Pole to Win ratio

KekeTheKing

Banned
Supporter
Here's another stat I just compiled. Make of it what you will. Ranked by amount of Wins achieved divided by Poles achieved.


GP/PP
27 : 17 - Jackie Stewart = 1.59 Wins per Pole Position
51 : 33 - Alain Prost = 1.46 WPP
32 : 22 - Fernando Alonso = 1.45
91 : 68 - Michael Schumacher = 1.34
20 : 16 - Kimi Raikkonen = 1.25
22 : 20 - Damon Hill = 1.1
14 : 13 - Graham Hill = 1.08
14 : 13 - Jack Brabham = 1.08
13 : 12 - David Coulthard = 1.08
25 : 24 - Niki Lauda = 1.04
16 : 16 - Stirling Moss = 1
31 : 32 - Nigel Mansell = .97
23 : 24 - Nelson Piquet = .96
13 : 14 - Alberto Ascari = .93
39 : 45 - Sebastian Vettel = .87
11: 13 - Jacques Villeneuve = .85
24 : 29 - Juan Manuel Fangio = .83
10 : 12 - Gerhard Berger = .83
11 : 14 - Rubens Barrichello = .79
20 : 26 - Mika Hakkinen = .77
25 : 33 - Jim Clark = .76
26 : 35 - Lewis Hamilton = .74
11 : 15 - Felipe Massa = .73
10 : 14 - James Hunt = .71
10 : 14 - Ronnie Peterson = .71
9 : 13 - Mark Webber = .69
12 : 18 - Mario Andretti = .67
41 : 65 - Ayrton Senna = .63
8 : 13 - Jacky Ickx = .62
6 : 10 - Jochen Rindt = .60
7 : 13 - Juan Pablo Montoya = .54
7 : 18 - Rene Arnoux = .39
 
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KekeTheKing

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Supporter
I should note that the list above only includes drivers with 10 or more Pole Positions.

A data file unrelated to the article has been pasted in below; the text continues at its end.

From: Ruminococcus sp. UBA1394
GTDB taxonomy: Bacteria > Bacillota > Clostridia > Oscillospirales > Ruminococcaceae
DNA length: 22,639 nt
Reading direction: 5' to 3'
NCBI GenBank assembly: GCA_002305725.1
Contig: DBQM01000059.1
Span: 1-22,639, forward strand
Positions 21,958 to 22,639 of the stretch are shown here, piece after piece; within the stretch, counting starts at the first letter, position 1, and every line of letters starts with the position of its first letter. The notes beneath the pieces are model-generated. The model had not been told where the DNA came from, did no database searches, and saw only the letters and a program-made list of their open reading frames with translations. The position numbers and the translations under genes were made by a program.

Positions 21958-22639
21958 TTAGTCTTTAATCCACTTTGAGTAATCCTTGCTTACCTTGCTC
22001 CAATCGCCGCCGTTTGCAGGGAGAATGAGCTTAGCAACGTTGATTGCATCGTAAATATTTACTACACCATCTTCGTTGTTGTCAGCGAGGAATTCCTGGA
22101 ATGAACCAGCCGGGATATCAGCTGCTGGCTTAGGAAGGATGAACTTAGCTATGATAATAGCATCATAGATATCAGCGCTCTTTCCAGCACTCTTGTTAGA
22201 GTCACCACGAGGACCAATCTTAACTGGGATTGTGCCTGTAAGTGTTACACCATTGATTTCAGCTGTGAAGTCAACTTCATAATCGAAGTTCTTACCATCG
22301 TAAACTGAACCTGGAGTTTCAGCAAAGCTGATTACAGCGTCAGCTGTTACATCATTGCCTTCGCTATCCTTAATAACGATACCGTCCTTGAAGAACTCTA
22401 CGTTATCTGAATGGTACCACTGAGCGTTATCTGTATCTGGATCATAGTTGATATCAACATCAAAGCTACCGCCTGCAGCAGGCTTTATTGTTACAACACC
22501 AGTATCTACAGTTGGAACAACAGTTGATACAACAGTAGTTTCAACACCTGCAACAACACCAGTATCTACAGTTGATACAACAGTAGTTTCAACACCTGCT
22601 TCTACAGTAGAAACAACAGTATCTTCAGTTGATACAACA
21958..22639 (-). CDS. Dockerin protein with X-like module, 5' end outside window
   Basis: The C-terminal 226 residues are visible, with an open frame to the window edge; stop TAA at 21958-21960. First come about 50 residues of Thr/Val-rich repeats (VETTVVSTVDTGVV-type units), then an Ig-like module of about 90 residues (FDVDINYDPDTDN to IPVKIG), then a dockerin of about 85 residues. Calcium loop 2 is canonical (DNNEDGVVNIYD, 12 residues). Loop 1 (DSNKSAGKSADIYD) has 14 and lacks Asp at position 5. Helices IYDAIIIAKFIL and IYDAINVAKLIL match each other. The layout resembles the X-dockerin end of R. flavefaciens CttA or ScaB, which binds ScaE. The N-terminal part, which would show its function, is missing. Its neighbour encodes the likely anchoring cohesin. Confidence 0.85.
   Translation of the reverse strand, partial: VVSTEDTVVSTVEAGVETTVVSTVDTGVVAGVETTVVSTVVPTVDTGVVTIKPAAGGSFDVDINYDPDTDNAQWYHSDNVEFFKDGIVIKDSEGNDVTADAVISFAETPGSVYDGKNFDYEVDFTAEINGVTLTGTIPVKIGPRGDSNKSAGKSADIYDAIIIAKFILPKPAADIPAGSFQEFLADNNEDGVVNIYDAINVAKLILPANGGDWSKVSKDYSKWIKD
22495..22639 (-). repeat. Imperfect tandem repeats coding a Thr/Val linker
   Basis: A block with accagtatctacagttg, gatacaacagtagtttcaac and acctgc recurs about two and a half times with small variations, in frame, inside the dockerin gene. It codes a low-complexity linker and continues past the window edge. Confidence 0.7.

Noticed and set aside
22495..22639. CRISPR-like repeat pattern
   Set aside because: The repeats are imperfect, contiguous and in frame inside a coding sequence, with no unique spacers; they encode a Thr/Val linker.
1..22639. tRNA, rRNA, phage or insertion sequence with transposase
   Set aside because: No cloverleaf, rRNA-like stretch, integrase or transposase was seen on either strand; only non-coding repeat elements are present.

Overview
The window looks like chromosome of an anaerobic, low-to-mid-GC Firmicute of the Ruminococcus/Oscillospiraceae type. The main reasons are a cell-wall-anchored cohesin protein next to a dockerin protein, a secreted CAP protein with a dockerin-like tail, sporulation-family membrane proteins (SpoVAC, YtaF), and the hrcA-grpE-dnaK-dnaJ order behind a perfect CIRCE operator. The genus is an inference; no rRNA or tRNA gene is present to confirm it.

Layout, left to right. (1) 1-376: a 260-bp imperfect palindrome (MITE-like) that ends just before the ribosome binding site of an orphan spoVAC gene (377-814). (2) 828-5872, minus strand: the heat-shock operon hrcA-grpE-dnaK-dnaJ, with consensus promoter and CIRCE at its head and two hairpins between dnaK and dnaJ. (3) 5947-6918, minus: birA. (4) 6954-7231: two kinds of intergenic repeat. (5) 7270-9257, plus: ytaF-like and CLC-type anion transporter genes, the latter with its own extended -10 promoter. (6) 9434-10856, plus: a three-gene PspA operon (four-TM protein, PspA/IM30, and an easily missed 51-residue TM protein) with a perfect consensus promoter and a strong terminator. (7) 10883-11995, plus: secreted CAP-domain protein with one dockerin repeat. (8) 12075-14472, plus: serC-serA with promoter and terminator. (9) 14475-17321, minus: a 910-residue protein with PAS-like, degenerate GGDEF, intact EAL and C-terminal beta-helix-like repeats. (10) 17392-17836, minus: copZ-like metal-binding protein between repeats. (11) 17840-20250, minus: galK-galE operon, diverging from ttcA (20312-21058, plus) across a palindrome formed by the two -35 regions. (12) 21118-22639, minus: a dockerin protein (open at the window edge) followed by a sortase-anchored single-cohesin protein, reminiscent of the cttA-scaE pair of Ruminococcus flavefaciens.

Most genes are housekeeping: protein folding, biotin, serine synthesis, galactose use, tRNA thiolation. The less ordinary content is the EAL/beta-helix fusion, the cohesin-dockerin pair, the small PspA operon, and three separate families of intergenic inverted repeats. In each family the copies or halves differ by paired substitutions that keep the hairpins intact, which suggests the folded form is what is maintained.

Emerson Fittipaldi notched 14 victories with just 6 Poles for a 2.33 Wins per Pole number. Carlos Reutemann and Alan Jones both have 12 victories to their 6 Poles and so sit on 2 WPP each.

The highest figure I've found is 3.33 with Jody Scheckter. He was able to collect 10 Wins while securing just 3 Pole Positions.
 
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teabagyokel

#dejavu
Valued Member
It is a very interesting list KekeTheKing, with a group of drivers I would describe as "canny racers" at the top gradually evolving to a group I would describe as "prodigiously fast talents".

Senna's record is pretty terrible. You would expect a top three of Stewart, Prost and Alonso though, ne c'est pas?

The highest figure is Eddie Irvine's infinity... ;)
 

The Artist.....

Champion Elect
Why limit this to only drivers with 10 pole positions? Why not 10 wins? After all, gaining a large number of wins without always putting the car on pole position is quite a feat!

A few figures to add in:
Jenson Button: 15 wins from 8 pole positions. = 1.875
 

The Artist.....

Champion Elect
So, at the top, we have (as a tie) Eddie Irvine, (4 wins, 0 poles), Bruce McLaren (4 wins, 0 poles), Johnny Herbert (3 wins, 0 poles), Olivier Panis (1 win, 0 poles).

At the other end, we have drivers like Bruno Giacomelli (1 pole, 0 wins), Nick Heidfeld (1 pole, 0 wins) ... Are there any that I've missed?
 
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F1Yorkshire

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There is one driver missing from this years list with a better ratio than all other current F1 drivers barring Kimi and Alonso....

With a ratio of exactly 1 the driver better than Hamilton, Button, Massa & Vettel is the one and only Pastor Maldonado!
 

The Artist.....

Champion Elect
F1Yorkshire